Rebuilding Place in the Urban Space

"A community’s physical form, rather than its land uses, is its most intrinsic and enduring characteristic." [Katz, EPA] This blog focuses on place and placemaking and all that makes it work--historic preservation, urban design, transportation, asset-based community development, arts & cultural development, commercial district revitalization, tourism & destination development, and quality of life advocacy--along with doses of civic engagement and good governance watchdogging.

Thursday, May 19, 2011

Quote of the day: Jan Gehl

"An endless number of green buildings doesn't make a sustainable city."
-- Jan Gehl, from "Taking it to the Streets," an interview in Greensource Magazine. From the article:

GS: Which should come first, a cycling-friendly culture or the infrastructure to support cycling?

JG: You wouldn't get the culture if you don't have the infrastructure. In Sydney, the city is full of informative posters about how biking and walking improve conditions for the climate and human health, linking the bike lanes very clearly to saving the world. That could be a good idea in New York; not only to put in the lanes but also to explain why. You do it for mankind, not to harass anybody in particular. ....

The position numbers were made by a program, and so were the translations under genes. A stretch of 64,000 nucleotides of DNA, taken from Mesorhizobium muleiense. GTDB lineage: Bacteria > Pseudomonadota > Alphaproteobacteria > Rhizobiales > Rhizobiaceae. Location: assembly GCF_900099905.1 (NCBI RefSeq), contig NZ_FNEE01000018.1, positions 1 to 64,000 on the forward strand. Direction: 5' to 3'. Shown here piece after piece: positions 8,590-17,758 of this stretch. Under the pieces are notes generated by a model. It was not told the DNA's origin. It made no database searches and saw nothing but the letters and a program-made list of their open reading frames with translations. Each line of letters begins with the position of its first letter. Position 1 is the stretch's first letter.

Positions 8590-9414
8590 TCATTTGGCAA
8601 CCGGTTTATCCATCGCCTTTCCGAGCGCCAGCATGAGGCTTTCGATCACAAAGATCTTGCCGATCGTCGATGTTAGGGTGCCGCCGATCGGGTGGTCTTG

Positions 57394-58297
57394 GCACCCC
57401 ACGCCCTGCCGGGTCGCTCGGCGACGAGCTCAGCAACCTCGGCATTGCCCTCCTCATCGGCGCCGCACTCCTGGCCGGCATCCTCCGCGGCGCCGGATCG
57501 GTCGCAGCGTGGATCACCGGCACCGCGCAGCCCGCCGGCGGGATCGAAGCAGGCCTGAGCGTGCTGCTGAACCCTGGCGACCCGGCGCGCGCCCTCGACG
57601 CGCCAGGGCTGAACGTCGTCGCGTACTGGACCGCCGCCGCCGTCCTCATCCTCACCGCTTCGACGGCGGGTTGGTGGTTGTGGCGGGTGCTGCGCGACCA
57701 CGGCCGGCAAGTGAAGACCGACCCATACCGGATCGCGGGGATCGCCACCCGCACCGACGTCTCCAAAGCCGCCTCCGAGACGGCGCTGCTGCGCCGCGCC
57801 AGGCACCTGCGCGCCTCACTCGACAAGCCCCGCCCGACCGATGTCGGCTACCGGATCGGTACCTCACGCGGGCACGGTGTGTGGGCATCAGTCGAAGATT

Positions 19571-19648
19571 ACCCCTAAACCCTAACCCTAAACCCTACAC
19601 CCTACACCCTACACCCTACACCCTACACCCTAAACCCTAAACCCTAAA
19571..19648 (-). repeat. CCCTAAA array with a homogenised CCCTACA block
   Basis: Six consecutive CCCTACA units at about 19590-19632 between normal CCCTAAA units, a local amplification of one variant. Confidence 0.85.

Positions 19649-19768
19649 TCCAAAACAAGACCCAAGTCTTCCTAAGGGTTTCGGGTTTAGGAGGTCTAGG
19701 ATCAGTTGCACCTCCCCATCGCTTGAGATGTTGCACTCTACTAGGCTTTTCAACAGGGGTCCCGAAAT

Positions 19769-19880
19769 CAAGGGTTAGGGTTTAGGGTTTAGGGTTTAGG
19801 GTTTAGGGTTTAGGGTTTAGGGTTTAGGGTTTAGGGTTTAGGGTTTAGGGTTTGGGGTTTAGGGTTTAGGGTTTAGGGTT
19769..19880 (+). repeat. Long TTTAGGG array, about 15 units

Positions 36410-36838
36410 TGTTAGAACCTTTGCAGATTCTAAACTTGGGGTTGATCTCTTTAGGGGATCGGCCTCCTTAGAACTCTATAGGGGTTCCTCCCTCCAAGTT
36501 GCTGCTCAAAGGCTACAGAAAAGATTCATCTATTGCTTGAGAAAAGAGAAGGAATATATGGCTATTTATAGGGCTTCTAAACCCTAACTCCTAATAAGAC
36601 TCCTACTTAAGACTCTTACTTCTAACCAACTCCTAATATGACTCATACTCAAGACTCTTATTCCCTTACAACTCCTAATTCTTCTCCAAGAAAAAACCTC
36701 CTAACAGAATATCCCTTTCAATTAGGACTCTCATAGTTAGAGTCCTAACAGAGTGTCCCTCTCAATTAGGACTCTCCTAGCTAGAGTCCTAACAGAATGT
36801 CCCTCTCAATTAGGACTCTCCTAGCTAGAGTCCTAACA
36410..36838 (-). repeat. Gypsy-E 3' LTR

GS: Do you think building-certification schemes like LEED are doing enough to address these issues?

JG: I have a saying that an endless number of green buildings doesn't make a sustainable city. To make our buildings green five-star or LEED-Gold is fine, but not enough. We have to get the cities to change their ways. If you pay attention to the smaller scale, inviting people to walk and bike, you get a more lively and livable city, a safer city, a more sustainable city. It's a much healthier lifestyle to have people use their muscles in their day-to-day life. There's so much to be gained with making people-oriented cities. So what are we waiting for?

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